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Archived: Coach Gives Black Athlete With Autism a Confederate Cap

Special Olympics coaches are charged with providing a positive environment where children with disabilities are able to gain self-confidence. Unfortunately, for a family in Texas, one coach didn’t live up to that standard.

Austin Mornes walked into his house with a hat that displayed the confederate flag. When the 21-year-old’s mother, Amelia Mornes-Njoka, questioned where he got it, he admitted that it was the volunteer flag football coach gave it to him.

Mornes, who has autism, unaware of the flag’s racist symbolism, expressed interest in the hat, so the coach handed it to him to wear. His mother was outraged.

“Everybody just kind of went into an uproar because he comes in wearing this hat like it’s just a regular hat,” Mornes-Njoka told CBS 11. “You trust these people with your kid who has a disability. As far as I knew, I knew them well enough for my son to be around them without my supervision.”

Mornes has been on the Lewisville School District’s flag football team for eight years. When he asked his coach, who gave him the cap on Nov. 15, what the flag meant he told Mornes it meant “freedom.”

His mother later explained the hate that the Confederate flag signifies to her autistic son. Her shock stemmed from the fact that the three white coaches likely gave it to him as a joke, which was inappropriate due to his lack of understanding of the racial undertones it represented.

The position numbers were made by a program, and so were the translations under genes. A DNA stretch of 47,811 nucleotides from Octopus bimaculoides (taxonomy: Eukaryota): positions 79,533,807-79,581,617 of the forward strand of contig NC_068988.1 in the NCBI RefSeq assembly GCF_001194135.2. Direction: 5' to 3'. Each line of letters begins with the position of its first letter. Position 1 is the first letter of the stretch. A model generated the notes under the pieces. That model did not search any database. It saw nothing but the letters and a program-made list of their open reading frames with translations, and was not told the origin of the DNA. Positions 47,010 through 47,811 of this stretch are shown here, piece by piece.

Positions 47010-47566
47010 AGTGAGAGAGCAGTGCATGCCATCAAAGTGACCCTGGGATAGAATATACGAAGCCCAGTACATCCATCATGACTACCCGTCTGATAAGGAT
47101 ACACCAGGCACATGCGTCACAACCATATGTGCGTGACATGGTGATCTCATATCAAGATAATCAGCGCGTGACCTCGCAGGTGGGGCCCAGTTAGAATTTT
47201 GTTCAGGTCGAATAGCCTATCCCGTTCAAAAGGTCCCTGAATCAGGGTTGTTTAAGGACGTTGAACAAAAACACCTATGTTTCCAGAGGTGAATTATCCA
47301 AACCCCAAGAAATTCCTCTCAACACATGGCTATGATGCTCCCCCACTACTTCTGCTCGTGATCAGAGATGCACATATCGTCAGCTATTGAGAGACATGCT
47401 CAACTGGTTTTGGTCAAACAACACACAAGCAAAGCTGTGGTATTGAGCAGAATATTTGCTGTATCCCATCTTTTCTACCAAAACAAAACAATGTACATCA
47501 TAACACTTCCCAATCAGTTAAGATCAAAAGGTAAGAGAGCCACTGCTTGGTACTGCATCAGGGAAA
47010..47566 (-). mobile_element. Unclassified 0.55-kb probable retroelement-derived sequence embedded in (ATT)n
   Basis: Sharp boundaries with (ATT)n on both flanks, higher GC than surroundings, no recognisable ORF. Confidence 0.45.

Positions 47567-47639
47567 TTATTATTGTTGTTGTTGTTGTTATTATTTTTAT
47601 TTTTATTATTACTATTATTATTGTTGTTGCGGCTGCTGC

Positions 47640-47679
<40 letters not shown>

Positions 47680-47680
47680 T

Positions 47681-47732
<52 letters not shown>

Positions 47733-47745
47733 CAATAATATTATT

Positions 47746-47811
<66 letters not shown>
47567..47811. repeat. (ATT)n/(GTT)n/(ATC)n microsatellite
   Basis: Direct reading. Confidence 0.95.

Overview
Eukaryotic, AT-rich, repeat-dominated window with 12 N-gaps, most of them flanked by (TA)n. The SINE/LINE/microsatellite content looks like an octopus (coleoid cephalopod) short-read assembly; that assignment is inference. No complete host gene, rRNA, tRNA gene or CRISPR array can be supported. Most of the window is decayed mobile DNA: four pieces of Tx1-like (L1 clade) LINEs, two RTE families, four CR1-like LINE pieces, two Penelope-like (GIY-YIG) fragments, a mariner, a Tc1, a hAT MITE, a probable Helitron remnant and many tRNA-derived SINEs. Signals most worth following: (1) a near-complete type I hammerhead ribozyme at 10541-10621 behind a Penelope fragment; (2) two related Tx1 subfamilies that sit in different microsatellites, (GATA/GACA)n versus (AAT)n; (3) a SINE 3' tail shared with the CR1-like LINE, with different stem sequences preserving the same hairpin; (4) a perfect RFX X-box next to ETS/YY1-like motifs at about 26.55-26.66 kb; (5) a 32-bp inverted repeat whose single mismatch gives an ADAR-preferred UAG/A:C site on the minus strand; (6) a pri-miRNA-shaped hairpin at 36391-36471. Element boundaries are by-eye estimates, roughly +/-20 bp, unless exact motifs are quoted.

The Lewisville Independent School District (LISD) confirmed that the coach was a volunteer and not an employee, and said it was wrong for the coach to give Mornes the hat.

They also explained that he had given the hat to Mornes because he asked for it. The coach subsequently reached out to the family, and LISD believes that the issue was resolved.

Lewisville, Texas, has a population of just over 100,000 people of which 68.5 percent are white, 12.2 percent Black, 30.7 percent Latino, and 9 percent Asian. The median household income is $57,549.

Mornes has not returned to the team. It is hard for parents of people with special needs to build trust when it comes to their child’s care. But when it is clear to a parent that a volunteer for Special Olympics is not looking out for their best interest, it may be time to find better role models.

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